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Fighting Global Poverty and Deforestation: Trees for the FutureTrees for the Future is an organization that is focused on restoring the environment as well as fighting global poverty. It recognizes the large effect trees have in economic, environmental and social improvement. The slogan of the organization is, “Planting Trees, Changing Lives.”

Dave and Grace Deppner founded the organization in 1989 after an eye-opening experience in the Philippines. It was there that they discovered they could restore communities while saving degraded land.

Roughly 80% of the developing world has health and nutritional needs met by non-wood forest products and there are approximately 100,000 acres of forest lost each day in the world. The Deppners were determined to help reverse to statistics.

One country Trees for the Future works in is Senegal. Senegal’s increased deforestation has led to the loss of more than half of the forests. They have helped farmers plant more than half a million trees and develop forest gardens.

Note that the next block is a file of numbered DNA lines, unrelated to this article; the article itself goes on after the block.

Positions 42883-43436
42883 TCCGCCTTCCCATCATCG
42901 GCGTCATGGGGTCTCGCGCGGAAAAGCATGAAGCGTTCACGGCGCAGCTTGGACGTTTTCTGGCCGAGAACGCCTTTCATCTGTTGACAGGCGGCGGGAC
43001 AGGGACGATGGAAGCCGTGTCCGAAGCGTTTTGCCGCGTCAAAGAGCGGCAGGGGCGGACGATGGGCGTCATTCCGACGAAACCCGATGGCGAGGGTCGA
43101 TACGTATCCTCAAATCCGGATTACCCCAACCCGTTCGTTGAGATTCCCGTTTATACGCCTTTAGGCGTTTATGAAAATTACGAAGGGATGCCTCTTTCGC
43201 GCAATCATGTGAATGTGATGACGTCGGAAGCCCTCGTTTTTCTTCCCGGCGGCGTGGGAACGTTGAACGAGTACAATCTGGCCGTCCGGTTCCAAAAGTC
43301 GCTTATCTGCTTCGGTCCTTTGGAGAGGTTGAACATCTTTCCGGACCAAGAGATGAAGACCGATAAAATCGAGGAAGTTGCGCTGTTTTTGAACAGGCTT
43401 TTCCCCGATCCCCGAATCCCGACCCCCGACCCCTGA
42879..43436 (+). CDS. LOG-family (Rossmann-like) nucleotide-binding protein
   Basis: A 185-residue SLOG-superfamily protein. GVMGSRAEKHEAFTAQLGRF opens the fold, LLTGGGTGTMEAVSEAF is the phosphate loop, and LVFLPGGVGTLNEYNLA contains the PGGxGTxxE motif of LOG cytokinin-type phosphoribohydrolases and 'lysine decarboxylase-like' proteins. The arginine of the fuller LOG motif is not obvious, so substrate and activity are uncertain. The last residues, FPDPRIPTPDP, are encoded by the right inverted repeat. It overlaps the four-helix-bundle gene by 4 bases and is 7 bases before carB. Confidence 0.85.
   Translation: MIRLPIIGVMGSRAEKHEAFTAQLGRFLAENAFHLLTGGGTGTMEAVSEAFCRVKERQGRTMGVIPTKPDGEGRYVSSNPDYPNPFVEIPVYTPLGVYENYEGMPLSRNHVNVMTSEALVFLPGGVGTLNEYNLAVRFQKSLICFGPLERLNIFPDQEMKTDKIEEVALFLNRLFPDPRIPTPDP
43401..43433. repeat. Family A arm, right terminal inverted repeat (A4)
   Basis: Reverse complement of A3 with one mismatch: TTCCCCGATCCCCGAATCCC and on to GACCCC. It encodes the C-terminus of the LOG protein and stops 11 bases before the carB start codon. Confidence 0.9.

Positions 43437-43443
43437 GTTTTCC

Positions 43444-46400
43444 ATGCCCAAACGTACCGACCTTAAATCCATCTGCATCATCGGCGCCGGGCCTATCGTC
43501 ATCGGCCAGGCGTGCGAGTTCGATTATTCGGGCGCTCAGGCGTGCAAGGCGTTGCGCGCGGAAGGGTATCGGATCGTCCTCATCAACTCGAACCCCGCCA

Trees for the Future has also partnered with the Peace Corps and the Senegalese Ministries of Agriculture and Forestry throughout their time there.

Brazil is another country where Trees for the Future’s impact can be seen. The organization has helped rebuild communities through the development of education programs on effective agroforestry. The main purposes of reforesting in Brazil are to bring back the nutrition in soil as well as to provide a source of food for the livestock.

One tree in particular, has proved invaluable to the Brazilian communities that the organization works with. The moringa oleifera tree produces edible pods, leaves and flowers. These are high in calcium and Vitamin A. The powder that comes from ground seeds has also helped improve the quality of water due to its purifying qualities.

The trees planted in these countries are unifying communities as well as creating sustainable agriculture. Trees for the Future has planted more than 50 million trees in various parts of Africa, Asia and Latin America. Their influence has reached 58 different countries and 12,000 villages.

– Iona Brannon

Sources: Food and Agriculture Organization, Trees for the Future, Trees for the Future: Senegal, Trees for the Future: Brazil,
Photo: Google Images